At the start of the 20th century, British society was divided into classes – aristocracy, middle class and working class. By the end of the 20th century, class boundaries became blurred as attitudes, fame and popularity played a bigger part in defining social groups rather than income. Some see the 20th century as the period when individuals became more important than wider society. British Prime Minister Margaret Thatcher even said: There is no such thing as society... There are individual men and women. The changes in society were brought about by many events, both big and small, but some of the key changes were:
War - two world wars altered Britain by changing the role of women, accelerating technological advances and opening the way for increased immigration.
Politics - interest in politics waned. When Labour won the 1950 election, the turnout was 84 per cent. In the 2001 election, the turnout was 59 per cent. Young people became more interested in single issues such as the environment, than party politics.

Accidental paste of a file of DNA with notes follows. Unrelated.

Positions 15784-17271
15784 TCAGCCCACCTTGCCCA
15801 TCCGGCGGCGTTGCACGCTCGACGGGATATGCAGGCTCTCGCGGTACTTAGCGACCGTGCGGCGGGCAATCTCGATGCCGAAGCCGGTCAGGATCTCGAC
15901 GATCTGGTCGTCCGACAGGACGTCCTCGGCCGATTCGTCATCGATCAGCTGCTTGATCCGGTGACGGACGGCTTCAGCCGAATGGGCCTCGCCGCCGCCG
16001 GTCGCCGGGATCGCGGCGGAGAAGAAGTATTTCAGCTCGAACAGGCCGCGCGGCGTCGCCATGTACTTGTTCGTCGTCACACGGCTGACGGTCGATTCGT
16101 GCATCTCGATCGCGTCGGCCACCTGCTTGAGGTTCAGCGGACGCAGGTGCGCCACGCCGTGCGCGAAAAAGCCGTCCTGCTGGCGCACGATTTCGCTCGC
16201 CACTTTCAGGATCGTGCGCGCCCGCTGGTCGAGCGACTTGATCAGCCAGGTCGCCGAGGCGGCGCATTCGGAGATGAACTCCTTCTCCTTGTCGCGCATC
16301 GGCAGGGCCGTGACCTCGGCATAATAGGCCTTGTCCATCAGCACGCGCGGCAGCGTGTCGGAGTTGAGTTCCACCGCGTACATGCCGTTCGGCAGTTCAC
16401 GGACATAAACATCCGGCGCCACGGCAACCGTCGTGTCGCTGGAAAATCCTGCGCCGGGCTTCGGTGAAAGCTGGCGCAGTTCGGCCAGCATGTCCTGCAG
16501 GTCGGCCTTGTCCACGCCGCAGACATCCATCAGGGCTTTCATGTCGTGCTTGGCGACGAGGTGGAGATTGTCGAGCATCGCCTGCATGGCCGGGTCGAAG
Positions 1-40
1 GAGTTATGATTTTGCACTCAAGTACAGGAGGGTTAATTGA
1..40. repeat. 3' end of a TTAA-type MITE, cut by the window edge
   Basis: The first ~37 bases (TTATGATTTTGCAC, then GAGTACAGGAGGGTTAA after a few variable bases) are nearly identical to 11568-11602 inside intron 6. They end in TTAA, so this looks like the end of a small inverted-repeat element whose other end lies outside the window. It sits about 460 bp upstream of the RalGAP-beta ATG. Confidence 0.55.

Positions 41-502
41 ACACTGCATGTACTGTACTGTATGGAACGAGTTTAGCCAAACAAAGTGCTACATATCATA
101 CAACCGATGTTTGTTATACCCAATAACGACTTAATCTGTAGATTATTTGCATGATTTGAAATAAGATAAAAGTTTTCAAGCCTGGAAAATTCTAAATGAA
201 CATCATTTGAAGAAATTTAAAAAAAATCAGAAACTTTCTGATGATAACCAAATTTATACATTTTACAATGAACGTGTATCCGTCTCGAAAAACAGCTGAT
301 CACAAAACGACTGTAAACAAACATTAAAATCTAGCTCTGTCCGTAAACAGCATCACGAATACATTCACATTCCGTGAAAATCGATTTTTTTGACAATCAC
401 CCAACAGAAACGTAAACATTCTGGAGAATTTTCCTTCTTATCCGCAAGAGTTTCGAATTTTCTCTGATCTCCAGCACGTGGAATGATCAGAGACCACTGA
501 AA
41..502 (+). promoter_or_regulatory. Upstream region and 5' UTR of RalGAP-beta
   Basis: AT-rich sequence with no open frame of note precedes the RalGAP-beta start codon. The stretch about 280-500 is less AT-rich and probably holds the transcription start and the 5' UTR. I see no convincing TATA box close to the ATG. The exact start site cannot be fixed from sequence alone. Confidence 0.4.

Mass media - the growth of cinema at the start of the century followed by the arrival of radio in the 1920s and regular television broadcasts from the mid-1930s onwards meant people could be informed and entertained on a huge scale. Although a private company at first, the BBC became a not-for-profit organisation when it gained its royal charter in 1927. The BBC was the UK's first broadcaster and is licensed to operate by the government.
Civil rights movements - groups that had previously had their rights controlled by the government began to make their voices heard. From Suffragettes in the early part of the century to racial equality groups and gay rights organisations, many people have campaigned to be fully included in British society and politics.
Welfare State - after the Second World War the government felt that the British people needed a country "fit for heroes". The NHS and welfare state were set up in 1948 to take care of people when they were vulnerable and sick.
Education - in the early 1900s working class children often worked half the day and then went to school for half the day to learn the '3 Rs' - reading, writing and arithmetic. After 1945, all children got a good education and by the 1960s children had full-time education, free milk and more leisure time. In the 1960s, the number of students going to university doubled.
Multiculturalism - the arrival of immigrants from places such as the West Indies and south Asia brought about the idea of multicultural Britain. Some feel that multiculturalism has not worked and that it has created a more segregated society. Others believe it is an important aspect of modern Britain.